E-Commerce Profit and Loss Statement

There’s a wealth of data lurking inside your company’s financial statements—and if you know how to analyze it effectively, you can transform financial information into actionable insights. Two of the most common, and effective, ways to do so are horizontal analysis and vertical analysis. Common-size financial statements express each line item as a percentage of a base amount, typically total revenue or total assets. This allows for easy comparison and identification of trends across different periods. Comparative income statements with vertical analysis can be compared to give a company an idea of its financial health spanning years.

Horizontal Analysis of Financial Statements

This could prove to be the main factor enabling the company to attain a consistent increase in net income and, therefore, the main point of focus in maintaining it. Additionally, the financial statements to be provided need to be respective statements for the accounting periods to be compared. At least two of these statements are compared, but having and comparing three or more statements makes horizontal analysis easier, more accurate, and reliable. These formulas are used to evaluate trends which can either be quarter-on-quarter or year-on-year depending on the accounting period from which the data is sourced. For horizontal analysis, it’s best to take several years of historical data to gain useful insights into how a company is performing.

The first step to performing horizontal analysis is to calculate the net difference — in dollar terms ($) — between the comparable periods. In other words, vertical analysis can technically be completed with one column of data, but performing horizontal analysis is not practical unless there is enough historical data to have a useful point of reference. Horizontal analysis is considered the most important financial statement analysis and for the annual reports. ASD Inc. manufactures precision components for Tier-I OEMs (Original equipment manufacturers). Percentage changes show the year-to-year variations in financial metrics and help determine the growth or decline rate of the company’s performance.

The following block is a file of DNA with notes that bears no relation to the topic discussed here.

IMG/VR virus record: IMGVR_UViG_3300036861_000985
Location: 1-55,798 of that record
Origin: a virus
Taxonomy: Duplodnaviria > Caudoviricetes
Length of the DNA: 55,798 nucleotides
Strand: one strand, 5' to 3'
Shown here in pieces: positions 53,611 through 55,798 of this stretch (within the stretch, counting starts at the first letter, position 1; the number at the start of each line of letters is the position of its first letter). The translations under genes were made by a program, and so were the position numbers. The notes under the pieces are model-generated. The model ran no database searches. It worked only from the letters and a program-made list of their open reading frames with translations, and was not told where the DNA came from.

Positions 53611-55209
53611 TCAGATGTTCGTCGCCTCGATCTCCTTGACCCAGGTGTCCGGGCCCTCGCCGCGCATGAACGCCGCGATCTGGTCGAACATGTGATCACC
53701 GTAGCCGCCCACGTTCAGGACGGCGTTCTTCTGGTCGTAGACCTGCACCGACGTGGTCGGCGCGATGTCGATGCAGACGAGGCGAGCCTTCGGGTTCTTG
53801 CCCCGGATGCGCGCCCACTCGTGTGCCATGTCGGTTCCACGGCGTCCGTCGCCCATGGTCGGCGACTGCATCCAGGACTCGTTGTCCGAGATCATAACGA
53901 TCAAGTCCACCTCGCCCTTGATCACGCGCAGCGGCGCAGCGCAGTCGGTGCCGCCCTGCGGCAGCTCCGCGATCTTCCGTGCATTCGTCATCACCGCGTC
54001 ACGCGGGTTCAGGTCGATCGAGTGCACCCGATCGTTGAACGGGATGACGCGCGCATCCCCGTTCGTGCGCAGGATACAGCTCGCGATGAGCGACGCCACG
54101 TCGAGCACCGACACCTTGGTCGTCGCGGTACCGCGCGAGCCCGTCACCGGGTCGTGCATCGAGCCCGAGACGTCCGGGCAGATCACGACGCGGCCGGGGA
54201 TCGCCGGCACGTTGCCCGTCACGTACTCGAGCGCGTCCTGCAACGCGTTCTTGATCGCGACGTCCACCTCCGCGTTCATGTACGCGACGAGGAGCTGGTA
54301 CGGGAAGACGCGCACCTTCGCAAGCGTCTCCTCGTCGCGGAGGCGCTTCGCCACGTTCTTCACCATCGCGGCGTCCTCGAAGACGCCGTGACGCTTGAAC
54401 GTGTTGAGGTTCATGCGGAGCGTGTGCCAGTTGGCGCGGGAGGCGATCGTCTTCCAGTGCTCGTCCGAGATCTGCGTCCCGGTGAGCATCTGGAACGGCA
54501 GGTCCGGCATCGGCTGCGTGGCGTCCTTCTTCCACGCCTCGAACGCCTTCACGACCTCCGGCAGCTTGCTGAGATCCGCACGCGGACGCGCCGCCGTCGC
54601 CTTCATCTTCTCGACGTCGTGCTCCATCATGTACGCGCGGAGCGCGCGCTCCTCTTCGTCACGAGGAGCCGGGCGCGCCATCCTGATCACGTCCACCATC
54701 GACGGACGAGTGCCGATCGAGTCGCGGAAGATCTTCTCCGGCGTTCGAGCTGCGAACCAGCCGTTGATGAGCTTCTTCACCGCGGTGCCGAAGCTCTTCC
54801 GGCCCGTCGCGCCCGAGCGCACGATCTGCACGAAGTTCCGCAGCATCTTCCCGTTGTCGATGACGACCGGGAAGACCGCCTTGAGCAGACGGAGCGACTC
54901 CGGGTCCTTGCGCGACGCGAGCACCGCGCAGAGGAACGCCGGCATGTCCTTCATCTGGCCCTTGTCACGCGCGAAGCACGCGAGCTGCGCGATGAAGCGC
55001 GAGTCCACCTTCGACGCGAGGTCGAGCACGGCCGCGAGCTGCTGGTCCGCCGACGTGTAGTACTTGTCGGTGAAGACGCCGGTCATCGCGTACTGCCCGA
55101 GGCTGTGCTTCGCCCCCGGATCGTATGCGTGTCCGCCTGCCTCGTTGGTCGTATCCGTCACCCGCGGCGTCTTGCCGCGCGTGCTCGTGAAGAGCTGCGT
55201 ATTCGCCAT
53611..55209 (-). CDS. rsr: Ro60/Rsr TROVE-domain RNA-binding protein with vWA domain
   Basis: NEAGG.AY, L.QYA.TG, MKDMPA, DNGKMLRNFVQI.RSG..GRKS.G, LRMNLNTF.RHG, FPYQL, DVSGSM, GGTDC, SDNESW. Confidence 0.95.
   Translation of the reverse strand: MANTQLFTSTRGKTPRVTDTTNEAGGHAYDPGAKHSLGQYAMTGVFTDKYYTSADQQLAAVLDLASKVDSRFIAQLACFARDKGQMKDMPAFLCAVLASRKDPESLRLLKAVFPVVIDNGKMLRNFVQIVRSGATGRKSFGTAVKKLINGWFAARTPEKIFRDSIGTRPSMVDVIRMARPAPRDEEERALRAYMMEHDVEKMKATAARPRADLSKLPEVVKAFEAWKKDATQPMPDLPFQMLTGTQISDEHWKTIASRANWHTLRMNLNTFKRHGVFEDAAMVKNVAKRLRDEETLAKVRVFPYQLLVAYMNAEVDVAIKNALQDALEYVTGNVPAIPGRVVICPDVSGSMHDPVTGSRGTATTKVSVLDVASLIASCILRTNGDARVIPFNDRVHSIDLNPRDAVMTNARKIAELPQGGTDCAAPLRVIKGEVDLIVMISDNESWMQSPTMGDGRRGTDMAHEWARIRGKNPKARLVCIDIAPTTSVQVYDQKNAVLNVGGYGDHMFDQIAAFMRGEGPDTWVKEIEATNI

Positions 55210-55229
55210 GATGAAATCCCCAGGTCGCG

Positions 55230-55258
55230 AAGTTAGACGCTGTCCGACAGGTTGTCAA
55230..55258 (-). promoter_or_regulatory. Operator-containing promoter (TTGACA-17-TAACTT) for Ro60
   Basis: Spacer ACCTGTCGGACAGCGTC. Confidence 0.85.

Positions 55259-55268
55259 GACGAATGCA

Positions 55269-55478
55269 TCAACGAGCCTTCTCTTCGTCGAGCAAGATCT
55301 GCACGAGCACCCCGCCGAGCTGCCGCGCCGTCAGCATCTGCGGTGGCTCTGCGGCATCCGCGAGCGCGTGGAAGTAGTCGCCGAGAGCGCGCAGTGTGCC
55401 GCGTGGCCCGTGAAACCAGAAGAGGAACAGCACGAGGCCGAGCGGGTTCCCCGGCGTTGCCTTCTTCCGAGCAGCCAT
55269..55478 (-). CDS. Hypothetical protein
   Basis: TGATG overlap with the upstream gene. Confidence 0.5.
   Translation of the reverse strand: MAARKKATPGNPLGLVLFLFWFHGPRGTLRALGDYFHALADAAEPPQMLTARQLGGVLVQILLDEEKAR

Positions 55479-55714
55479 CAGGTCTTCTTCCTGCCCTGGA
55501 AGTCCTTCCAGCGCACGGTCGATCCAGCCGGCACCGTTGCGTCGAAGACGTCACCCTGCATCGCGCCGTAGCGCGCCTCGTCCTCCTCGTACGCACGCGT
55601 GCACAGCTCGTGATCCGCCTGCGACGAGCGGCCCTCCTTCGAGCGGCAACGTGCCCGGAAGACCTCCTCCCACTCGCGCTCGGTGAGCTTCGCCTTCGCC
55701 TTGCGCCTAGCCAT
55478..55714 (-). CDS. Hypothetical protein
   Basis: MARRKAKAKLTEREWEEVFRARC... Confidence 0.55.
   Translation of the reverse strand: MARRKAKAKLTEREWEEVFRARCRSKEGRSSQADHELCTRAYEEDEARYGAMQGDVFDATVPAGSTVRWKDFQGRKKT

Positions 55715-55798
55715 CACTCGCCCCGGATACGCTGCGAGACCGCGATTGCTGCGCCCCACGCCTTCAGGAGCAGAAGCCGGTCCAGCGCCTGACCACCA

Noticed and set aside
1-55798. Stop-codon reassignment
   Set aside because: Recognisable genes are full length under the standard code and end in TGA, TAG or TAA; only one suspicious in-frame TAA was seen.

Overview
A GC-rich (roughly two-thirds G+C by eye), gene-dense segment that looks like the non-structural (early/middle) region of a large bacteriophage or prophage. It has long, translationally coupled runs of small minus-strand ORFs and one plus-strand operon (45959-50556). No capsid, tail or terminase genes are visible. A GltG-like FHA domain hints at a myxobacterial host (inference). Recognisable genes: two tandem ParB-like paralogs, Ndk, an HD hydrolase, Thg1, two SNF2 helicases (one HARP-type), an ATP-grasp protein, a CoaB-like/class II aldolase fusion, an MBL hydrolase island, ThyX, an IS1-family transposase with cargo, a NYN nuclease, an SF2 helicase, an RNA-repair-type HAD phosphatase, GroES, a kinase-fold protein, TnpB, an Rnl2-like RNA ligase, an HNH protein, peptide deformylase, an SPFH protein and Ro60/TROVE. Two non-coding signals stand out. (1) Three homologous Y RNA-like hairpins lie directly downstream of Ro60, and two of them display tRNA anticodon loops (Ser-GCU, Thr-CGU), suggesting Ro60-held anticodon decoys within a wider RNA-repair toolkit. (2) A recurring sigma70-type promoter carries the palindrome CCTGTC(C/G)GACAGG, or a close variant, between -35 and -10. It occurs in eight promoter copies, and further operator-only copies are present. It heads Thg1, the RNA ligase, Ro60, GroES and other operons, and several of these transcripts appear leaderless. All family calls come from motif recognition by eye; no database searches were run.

At least two accounting periods are required for a valid comparison, though in order to spot actual trends, it’s better to include three or more accounting periods when calculating horizontal analysis. Conceptually, the premise of horizontal analysis is that tracking a company’s financial performance in real time and comparing those figures to its past performance (and that of industry peers) can be very practical. Horizontal analysis compares amount balances and ratios over a different time period. The analysis computes the percentage changes in each income statement amount at the far right.

While this format takes the most time to create, it also makes it easier to spot trends and better analyze business performance. Depending on which accounting period an analyst starts from and how many accounting periods are chosen, the current period can be made to appear unusually good or bad. For example, the current period’s profits may appear excellent when only compared with those of the previous quarter but are actually quite poor if compared to the results for the same quarter in the preceding year.

If you’re looking for a comprehensive guide to horizontal analysis, you’ve come to the right place. This blog post will discuss what horizontal analysis is, why it’s important, and how to perform it correctly. For this example, the analysis will be carried out on the data reported for 2021 and 2022.